NEWS RELEASE JULY 2016
Acid Gas Removal needs will boost the 2020 Fabric Filter Market by 2020
The market for fabric filter systems in 2020 will be $8 billion. Seventy-five percent of the applications will be just for particulate removal but 25 percent will be for acid gas removal or for a combination of particulate and acid gas removal. Fabric filters will take market share away from electrostatic precipitators because of both higher particulate and acid gas removal abilities.
The coal-fired power industry has remained loyal to the electrostatic precipitator until recently when regulations on SO2 and fine particles forced consideration of alternatives. Reverse air cleaned fabric filters were the first to be proven successful in power plant applications. However, their use in acid gas removal is limited. The high solids content of the combination of flyash and sodium or calcium sulfate is a challenge for this type of cleaning mechanism but not for pulse jets. The pulse jet cleaned bag can easily handle the high solids content. China, Italy, the U.S. and South Africa are among the countries where power plants have invested heavily in fabric filters for multiple pollutant removal.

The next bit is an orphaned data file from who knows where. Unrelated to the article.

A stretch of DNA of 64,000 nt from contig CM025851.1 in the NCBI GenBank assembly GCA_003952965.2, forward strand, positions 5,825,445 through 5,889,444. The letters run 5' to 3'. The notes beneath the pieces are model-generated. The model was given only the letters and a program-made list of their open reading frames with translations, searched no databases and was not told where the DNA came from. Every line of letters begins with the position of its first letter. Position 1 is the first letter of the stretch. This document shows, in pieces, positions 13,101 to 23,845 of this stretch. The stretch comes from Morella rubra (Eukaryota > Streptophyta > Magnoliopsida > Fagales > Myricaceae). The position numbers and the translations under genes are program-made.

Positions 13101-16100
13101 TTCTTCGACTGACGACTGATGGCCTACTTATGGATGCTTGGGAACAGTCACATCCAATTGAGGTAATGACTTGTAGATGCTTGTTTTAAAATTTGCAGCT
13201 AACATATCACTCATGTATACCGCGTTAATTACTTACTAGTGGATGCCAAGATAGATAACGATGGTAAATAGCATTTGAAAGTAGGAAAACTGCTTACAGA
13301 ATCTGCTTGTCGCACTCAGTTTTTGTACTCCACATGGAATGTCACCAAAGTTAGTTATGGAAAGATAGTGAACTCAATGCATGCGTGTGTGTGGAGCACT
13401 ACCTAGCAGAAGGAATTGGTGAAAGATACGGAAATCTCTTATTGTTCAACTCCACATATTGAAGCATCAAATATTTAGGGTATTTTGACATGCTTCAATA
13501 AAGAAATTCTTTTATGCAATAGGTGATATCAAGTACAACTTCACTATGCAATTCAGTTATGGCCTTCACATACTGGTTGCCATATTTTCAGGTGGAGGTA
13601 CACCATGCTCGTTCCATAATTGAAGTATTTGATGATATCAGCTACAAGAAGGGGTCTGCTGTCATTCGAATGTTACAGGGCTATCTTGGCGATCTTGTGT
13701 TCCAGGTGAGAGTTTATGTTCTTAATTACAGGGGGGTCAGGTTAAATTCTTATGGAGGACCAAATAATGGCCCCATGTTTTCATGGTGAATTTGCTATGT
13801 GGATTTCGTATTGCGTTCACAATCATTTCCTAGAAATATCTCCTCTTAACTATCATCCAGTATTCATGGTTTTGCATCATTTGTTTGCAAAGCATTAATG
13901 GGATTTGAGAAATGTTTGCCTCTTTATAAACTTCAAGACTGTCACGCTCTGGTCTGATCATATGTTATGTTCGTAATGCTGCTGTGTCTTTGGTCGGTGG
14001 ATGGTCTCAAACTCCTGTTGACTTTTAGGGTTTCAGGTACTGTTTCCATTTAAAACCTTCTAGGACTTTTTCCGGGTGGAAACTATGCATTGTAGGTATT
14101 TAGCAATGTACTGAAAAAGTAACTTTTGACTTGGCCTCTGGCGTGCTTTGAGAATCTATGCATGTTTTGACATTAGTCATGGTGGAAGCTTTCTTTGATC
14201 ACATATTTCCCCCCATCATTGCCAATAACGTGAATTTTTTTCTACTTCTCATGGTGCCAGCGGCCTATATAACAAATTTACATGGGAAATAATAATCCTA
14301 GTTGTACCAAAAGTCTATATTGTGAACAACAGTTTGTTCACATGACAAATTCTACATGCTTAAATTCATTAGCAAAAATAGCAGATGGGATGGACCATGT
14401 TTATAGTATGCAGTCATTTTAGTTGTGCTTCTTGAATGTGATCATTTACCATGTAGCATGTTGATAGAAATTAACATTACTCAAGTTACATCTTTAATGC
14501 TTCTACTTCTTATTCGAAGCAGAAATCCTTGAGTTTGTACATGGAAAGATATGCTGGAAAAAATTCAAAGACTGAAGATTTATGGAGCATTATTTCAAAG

Mercury control regulations in the U.S. have resulted in the increased use of fabric filters with activated carbon injection for mercury capture by power plants. China and the EU are considering regulations which are similarly stringent. Many waste incineration plants in countries throughout the world already employ fabric filters for dust, mercury and acid gas removal.
The use of fabric filters for acid gas control requires a review of bag cleaning technology. The industry has adopted what in accounting terms would be LIFO rather than FIFO. The goal has been to retain a base cake of the particles which are first in. The particles which are last in are then pulsed off. Efficiency and bag life are thus enhanced. However, the opposite is true when calcium oxide is employed. The particles first in have already reacted to form sulfates. They need to be removed. Reaction can then take place with the last in unreacted calcium particles. McIlvaine believes that considerable benefits will be achieved by fully investigating the LIFO options.
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Access to the Decision Guide on FIFO –LIFO bag cleaning options can be found at: Decision Guides